Though the Congressional Review Act has existed since 1996, it’s been a rarely used check on the regulatory power of the Executive branch.
According to a frequently asked questions document on the Congressional Review Act (CRA) maintained by the Congressional Research Service (CRS), the CRA has been used to overturn just 17 rules. The 115th Congress, seated in 2017 with Republican majorities in both chambers, overturned 16 rules created by the Obama Administration, heralding a new partisan application of the CRA.
Democrats in the House have opened a new chapter in using the CRA to express opposition to regulations passed by the White House. In January 2020, the U.S. House of Representatives passed a resolution (H.J. Res. 76) to block the implementation of Secretary DeVos’s revised borrower defense rule under the Congressional Review Act (CRA). While many bills that pass the House have frequently languished without consideration in the Senate, under the CRA, Senate Democrats can force a vote on the resolution, which only requires a simple majority to pass the chamber. Six Republican members voted in favor of the measure, signaling that it might pull some support from Senate GOP members as well. The Senate is expected to vote on H.J. Res. 76 following the current Congressional recess.
The emergence of the CRA as the latest tool to limit regulatory power is notable, and because it has been so rarely used, it’s worth exploring how it works.
What is the Congressional Review Act and what does it cover?
The CRA, part of the Small Business Regulatory Enforcement Fairness Act enacted in 1996, created reporting requirements for federal executive agencies to notify Congress when they issue certain types of regulations or rules. While not all rules are subject to review, the CRA adopts the broad definition of what constitutes a rule used in the Administrative Procedures Act (APA), the law that governs which rules require public notice and comment periods and sets other guidelines for the regulatory process. The CRA adds three exceptions relating to whether the rule relates to a) wages or corporate reorganizations and accounting practices, b) agency management or personnel, or c) whether the rule does not substantially affect the rights or obligations of non-agency parties. Even with these exemptions, the CRA covers a broader range of rules than those subject to the APA’s public notice-and-comment requirements.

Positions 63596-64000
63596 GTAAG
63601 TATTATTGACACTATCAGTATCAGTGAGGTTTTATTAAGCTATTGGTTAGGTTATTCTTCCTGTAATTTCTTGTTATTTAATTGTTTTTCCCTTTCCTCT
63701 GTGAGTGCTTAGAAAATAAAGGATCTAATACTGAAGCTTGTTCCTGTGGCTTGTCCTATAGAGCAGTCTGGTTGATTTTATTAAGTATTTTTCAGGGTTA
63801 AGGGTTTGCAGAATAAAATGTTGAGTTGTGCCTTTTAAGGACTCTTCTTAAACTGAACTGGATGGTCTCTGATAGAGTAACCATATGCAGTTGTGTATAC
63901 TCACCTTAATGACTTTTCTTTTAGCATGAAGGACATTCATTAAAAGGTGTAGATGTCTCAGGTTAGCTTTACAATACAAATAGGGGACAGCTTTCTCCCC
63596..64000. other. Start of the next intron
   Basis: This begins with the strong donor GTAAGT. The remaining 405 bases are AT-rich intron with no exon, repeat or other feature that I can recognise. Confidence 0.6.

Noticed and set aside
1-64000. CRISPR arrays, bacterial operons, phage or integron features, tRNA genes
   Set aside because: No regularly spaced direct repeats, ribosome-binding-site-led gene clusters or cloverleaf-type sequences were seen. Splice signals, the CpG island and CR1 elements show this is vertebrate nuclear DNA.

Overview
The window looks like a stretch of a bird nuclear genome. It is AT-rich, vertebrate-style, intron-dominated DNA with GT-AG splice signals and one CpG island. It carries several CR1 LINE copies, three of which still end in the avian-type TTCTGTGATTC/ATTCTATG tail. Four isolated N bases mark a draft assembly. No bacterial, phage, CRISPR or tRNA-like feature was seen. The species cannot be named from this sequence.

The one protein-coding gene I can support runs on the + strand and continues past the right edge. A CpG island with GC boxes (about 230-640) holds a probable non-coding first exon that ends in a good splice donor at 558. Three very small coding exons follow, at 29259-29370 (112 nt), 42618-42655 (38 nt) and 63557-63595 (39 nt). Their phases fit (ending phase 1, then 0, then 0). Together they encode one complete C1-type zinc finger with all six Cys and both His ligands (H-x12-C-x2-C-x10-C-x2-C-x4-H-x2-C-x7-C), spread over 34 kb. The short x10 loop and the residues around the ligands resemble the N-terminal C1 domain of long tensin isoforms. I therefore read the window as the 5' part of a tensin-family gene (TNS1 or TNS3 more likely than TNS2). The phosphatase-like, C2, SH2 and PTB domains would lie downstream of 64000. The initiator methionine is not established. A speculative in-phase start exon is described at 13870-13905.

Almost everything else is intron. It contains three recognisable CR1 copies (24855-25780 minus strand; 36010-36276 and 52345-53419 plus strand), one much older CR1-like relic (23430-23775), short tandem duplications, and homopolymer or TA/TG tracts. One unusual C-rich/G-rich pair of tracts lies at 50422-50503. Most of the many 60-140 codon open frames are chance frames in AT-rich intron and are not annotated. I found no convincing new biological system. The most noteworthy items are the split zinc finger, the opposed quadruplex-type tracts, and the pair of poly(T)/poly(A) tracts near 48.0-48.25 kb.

Agencies are required to submit rules specified in the CRA to Congress before they can take effect. In their March 2019 report The Congressional Review Act: Determining Which “Rules” Must Be Submitted to Congress, the CRS outlined which rules and actions were taken by Executive Agencies are subject to possible review under the CRA. Because the definition of a rule under the CRA is so broad, there have been times when a rule has not been submitted for the required notification. In such an instance, Congress and the Government Accountability Office have developed an ad hoc process for Members to initiate reporting of a rule and allow Congressional action to proceed.
Congressional Action under the CRA
Upon notification, Congress may take advantage of special procedures to consider legislation that would overturn the rules before they go into effect. Resolutions under the CRA must be passed by both chambers, but require only a simple majority to pass. While resolutions can begin in either chamber, in a divided Congress where one party holds the White House and the Senate, members of the House can pass a resolution first to open procedures included in the CRA to force Senate action. These fast-track procedures allow Senators to force consideration of the joint resolution out of the committee with jurisdiction over the rule by submitting a petition signed by at least 30 Senators after a 20-day review period. The petition forces the joint resolution to the floor for a vote. There are no similar fast-track procedures in the House for resolutions that are first passed by the Senate, however, limiting the use of the CRA in partisan applications where one party only controls the Senate.